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In the dark winter evening of February 2020, just before the even darker days of the first lockdown, Winter Gathering, a community festival produced by LV21 for Ebbsfleet Development Corporation, brought a welcoming glow to Ebbsfleet Valley, a new town in Kent.
I was there leading a Small Town collage workshop, with fairy lights twinkling behind a sheet of my ‘Small Town’ Liberty print fabric.
But the real magic of the evening was created by illuminated art pieces commissioned from Filaments Art Collective, a group of five Kent-based artists – Elizabeth Burman, Karen Crosby, Rosie James, Ruth Payne and Linda Simon.
Visitors were greeted by Ebbsfleet residents from long ago, depicted in old photographs projected large across the community centre, before joining the Gathering via a double arch of welcoming hands, made from latex gloves lit by fairy lights.
Inside, was a display of tiny, intimate light boxes, allowing pinpricks of light to filter through vintage photographs while, in contrast, an interactive, life-sized reflective textile work lit up with the flash from a phone camera.
Winter Gathering was Filaments’ second group exhibition. The women had known each other through local art networks for years before the opportunity to exhibit together arose.
Their first collaboration, a two-night event at St. Mary’s Church at Burham Kent, in January 2020, was called Filaments. It explored thread and light and opened to the public only after darkness had fallen.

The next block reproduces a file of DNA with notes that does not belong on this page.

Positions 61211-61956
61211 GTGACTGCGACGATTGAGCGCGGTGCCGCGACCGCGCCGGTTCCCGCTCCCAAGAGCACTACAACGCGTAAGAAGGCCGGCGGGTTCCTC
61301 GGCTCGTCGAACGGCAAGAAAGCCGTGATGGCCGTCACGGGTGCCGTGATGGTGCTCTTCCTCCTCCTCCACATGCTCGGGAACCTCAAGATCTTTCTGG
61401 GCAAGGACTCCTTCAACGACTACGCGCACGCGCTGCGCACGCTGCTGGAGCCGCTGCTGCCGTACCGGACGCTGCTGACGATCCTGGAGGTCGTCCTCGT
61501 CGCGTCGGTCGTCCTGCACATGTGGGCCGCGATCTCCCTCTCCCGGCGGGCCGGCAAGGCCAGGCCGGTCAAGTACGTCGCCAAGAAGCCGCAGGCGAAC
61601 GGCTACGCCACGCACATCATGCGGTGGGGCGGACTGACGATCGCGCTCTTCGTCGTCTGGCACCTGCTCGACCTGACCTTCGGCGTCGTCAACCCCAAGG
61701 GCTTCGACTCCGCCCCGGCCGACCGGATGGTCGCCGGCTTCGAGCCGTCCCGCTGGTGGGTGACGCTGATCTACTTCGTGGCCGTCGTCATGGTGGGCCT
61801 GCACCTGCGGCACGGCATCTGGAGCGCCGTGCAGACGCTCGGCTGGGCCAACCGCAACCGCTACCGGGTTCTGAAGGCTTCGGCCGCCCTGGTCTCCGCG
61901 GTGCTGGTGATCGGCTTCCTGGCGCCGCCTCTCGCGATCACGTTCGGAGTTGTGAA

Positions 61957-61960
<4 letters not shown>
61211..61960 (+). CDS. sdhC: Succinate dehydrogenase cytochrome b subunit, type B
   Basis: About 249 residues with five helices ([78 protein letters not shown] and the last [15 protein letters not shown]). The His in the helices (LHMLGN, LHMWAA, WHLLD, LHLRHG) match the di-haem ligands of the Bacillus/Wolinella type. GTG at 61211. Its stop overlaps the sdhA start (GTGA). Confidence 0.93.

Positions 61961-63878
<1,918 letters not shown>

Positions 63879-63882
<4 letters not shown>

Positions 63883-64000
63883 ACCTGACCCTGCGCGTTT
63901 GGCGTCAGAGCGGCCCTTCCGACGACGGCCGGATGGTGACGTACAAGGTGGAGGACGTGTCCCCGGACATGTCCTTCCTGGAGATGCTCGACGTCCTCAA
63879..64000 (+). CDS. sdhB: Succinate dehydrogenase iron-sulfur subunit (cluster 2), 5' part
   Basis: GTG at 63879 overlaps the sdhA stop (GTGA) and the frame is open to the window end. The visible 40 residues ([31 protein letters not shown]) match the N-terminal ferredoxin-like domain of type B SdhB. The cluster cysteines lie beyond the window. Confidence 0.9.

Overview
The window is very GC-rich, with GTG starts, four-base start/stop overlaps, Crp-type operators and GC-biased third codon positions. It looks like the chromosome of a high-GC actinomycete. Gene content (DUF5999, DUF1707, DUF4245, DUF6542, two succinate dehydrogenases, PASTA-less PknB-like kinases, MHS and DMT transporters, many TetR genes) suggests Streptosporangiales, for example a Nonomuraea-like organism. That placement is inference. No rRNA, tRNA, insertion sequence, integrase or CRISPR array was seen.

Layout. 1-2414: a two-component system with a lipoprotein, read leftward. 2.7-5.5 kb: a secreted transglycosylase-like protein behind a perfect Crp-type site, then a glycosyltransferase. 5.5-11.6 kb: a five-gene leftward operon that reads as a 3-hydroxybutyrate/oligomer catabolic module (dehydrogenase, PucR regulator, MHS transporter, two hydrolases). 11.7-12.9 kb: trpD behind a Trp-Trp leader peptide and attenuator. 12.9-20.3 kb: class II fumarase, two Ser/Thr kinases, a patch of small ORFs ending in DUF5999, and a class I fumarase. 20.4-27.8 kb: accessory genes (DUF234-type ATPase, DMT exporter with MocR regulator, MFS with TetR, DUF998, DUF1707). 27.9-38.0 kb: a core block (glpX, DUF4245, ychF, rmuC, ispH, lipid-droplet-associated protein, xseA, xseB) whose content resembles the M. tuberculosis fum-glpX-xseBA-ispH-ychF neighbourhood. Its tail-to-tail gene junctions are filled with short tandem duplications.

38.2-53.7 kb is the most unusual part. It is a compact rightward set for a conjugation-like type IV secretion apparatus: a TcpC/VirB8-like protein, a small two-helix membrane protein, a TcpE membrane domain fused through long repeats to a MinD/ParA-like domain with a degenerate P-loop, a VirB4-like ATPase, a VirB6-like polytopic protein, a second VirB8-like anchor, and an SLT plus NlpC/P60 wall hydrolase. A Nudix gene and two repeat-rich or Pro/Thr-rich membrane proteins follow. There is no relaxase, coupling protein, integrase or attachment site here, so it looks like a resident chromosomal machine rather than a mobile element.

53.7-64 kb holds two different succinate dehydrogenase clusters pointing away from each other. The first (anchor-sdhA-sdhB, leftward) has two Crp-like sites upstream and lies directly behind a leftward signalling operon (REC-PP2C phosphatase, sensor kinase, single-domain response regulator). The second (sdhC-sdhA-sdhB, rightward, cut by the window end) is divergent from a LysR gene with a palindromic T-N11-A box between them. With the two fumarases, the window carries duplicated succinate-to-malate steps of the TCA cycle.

Installations used textiles, installation, candlelight, reflective materials, light boxes and projections, and the whole was created and curated to complement the church.
Afterwards, the artists agreed that the name of the show encapsulated their work perfectly, and adopted it as the name of their collective.
Filaments Art Collective‘s work is site specific, telling stories about locations and the people and activities associated with them.
‘We approach a brief in our own unique way,’ explains Linda Simon. ‘Some of us are textile-based artists, others focus on projection and light, so we each draw on our particular interests to interpret a brief. But our work is not completely individual. There are always threads that link everything together.’
Exhibiting aboard LV21 for SILTings
After more than a year when they’ve been unable to exhibit together because of COVID, Filaments are finally bringing their magical, creative touch to LV21 in Gravesend, as part of SILTings – a programme of new artwork and performances created in response to the forgotten stories and hidden histories of the Gravesham riverfront.
‘Filaments is one of the jolliest artist collectives I’ve met and a joy to work with,’ says Päivi Seppälä, co-owner and director of LV21. ‘The site-specific nature of the group’s work and the invisible thread that runs through their collective, yet distinct, approach and which joins their individual practices together, fits the collaborative concept of SILTings perfectly.’
Originally SILTings was due to take place during Estuary Festival in September 2020, so the initial commission ideas were focused on outdoor projections and illuminated artworks to brighten up the dark autumn evenings. But all this changed when the festival had to be rescheduled for May/June 2021 when the evenings are much lighter.